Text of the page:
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PROFESSIONAL VERSUS ORDINARY NEGLIGENCE


1. ISSUE

In California, is a slip, trip, fall, or other premises liability injury case at a doctor's office or hospital governed under MICRA as professional negligence or as ordinary negligence?

The answer to this question can have an effect on whether or not expert witness testimony is required, which experts will be utilized if any, the amount of general damages (pain and suffering) recoverable, and the statute of limitations deadline period in which to file a lawsuit. 

The precise boundary between professional negligence (medical malpractice) and premises liability (ordinary negligence) is currently unsettled.  But courts have given guidance.


2. BASIC RULE

The basic rule appears to be that if the medical facility does not provide a safe environment for its admitted patient, then professional negligence governed by MICRA applies, not ordinary negligence.  But, per more recent case law, if the injury producing incident is solely caused by negligent maintenance of the equipment that failed, then ordinary negligence applies and not professional negligence.


3.  HYPOTHETICAL FACTUAL EXAMPLES

Doctor's Office:

If the fall by a patient occurred in the doctor's office waiting room, then ordinary negligence related laws would probably apply.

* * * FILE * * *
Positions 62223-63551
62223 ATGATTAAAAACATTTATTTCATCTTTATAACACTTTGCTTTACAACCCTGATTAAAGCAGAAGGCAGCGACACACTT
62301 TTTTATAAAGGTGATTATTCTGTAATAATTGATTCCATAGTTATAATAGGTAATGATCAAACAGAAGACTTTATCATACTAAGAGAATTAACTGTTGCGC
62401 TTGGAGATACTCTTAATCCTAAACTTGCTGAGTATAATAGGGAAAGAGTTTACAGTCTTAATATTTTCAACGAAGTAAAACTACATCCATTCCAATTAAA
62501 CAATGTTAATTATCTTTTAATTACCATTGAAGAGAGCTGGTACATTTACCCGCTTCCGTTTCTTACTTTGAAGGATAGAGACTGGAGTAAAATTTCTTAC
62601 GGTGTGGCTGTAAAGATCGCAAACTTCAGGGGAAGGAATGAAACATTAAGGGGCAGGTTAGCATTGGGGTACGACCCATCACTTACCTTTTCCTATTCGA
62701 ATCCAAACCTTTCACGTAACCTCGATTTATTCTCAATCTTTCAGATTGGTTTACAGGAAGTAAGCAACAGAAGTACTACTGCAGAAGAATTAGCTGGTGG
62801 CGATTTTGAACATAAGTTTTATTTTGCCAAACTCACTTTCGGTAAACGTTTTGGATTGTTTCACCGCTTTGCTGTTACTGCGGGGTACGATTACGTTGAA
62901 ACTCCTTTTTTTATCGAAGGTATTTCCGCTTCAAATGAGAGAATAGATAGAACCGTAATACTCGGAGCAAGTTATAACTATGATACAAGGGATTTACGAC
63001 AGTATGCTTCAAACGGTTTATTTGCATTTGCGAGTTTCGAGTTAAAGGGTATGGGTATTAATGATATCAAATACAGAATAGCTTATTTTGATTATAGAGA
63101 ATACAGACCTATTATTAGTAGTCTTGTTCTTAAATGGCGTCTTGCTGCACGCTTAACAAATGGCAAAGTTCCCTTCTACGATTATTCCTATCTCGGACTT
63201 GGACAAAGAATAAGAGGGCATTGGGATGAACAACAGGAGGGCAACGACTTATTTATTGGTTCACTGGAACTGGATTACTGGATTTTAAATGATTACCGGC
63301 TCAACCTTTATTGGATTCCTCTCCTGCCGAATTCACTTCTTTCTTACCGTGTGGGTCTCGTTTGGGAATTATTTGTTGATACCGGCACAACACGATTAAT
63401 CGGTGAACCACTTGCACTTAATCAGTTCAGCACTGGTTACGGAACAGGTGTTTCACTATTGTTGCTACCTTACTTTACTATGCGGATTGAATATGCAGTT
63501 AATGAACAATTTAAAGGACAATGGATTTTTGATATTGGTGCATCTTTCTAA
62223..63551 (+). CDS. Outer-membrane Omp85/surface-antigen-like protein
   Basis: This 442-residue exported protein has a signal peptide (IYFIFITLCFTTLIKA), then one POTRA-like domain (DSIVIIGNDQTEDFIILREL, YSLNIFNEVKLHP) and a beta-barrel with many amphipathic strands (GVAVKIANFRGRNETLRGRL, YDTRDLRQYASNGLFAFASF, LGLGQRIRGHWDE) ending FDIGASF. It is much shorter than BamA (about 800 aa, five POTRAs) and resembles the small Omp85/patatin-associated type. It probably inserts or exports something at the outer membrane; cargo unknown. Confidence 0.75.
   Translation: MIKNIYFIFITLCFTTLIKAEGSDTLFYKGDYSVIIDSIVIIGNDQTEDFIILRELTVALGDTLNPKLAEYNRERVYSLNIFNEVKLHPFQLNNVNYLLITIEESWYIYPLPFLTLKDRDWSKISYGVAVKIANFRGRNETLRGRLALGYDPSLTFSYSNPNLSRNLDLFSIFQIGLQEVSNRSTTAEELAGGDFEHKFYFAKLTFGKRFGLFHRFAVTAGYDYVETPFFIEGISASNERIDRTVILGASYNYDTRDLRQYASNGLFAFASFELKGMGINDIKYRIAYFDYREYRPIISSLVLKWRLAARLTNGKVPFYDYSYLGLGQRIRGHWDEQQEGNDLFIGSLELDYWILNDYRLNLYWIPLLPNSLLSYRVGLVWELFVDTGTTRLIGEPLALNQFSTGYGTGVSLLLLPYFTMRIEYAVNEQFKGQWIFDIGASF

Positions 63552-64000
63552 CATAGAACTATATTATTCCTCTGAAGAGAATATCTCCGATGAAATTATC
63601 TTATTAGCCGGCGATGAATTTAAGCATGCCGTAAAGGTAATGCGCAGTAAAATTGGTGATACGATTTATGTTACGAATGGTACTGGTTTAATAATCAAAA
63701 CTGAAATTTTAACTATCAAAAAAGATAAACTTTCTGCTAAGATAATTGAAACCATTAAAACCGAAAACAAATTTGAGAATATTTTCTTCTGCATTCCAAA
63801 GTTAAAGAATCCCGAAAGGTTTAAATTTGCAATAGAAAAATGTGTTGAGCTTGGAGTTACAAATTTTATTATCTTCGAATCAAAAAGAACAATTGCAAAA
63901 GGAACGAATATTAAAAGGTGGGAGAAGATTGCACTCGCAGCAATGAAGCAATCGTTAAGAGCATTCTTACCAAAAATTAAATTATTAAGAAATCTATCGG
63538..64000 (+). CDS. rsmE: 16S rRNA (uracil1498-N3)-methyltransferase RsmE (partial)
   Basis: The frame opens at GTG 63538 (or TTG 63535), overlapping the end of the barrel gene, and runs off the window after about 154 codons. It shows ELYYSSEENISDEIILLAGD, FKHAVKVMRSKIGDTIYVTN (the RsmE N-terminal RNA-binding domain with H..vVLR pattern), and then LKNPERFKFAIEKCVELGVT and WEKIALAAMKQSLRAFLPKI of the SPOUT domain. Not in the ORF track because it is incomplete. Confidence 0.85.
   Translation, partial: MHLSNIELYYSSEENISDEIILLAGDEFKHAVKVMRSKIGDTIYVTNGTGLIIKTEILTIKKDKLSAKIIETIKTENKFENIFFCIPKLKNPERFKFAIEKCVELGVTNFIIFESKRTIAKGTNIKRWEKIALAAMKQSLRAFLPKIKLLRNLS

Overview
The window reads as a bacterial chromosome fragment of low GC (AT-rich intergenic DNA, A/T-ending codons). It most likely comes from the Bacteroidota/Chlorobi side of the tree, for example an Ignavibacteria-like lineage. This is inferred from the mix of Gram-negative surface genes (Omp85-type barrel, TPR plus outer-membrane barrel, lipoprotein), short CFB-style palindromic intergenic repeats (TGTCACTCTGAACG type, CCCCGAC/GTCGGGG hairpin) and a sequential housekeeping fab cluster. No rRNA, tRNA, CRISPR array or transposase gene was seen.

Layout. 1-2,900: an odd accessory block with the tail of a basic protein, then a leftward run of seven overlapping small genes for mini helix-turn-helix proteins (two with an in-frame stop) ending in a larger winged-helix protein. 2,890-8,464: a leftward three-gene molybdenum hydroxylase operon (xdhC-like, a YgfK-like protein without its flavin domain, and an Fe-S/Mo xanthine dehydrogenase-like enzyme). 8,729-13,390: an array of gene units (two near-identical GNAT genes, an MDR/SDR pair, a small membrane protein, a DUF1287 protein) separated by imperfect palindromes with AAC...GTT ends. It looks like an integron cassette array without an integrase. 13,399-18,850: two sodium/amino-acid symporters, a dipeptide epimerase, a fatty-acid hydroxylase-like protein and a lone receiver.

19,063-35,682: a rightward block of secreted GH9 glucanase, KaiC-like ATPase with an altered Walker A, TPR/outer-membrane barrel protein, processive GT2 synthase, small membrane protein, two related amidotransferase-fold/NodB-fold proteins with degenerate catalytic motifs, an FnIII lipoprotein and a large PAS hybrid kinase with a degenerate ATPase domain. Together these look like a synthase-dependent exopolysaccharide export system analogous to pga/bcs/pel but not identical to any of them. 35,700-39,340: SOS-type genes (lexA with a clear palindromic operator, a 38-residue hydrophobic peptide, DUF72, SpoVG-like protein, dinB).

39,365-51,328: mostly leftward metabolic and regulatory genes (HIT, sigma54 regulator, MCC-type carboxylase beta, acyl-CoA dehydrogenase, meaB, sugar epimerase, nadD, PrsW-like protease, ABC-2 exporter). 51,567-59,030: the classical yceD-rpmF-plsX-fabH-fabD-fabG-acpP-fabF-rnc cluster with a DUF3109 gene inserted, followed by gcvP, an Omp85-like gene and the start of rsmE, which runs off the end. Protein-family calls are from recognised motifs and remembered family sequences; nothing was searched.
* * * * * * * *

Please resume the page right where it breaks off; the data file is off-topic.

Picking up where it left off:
But if a patient slipped and fell due to a wet floor, MICRA (professional negligence with its special rules and recovery limitations) would likely apply.

Hospital:

An admitted hospital patient injured at the hospital would likely fall under MICRA even if they, for example, slipped on a wet floor caused by a janitor.

A non-patient visitor under the same circumstances above would be governed by ordinary premises negligence principles and remedies.


4. CASE LAW

Professional Malpractice is not limited to "classic" or "garden variety" medical malpractice actions.  "...MICRA's reference to actions based on 'professional negligence' is not strictly limited to classic sponge-in-the-patient medical malpractice actions." [Bell v. Sharp Cabrillo Hosp. (1989) 212 CA3d 1034, 1050].

In Murillo v. Good Samaritan Hospital (1979) 99 Cal. App. 3d 50, the court held an action for a hospital's negligence in leaving the bed rails lowered during the night while plaintiff was asleep and drugged was one for professional negligence governed by the statute of limitations set forth in Code of Civil Procedure section 340.5.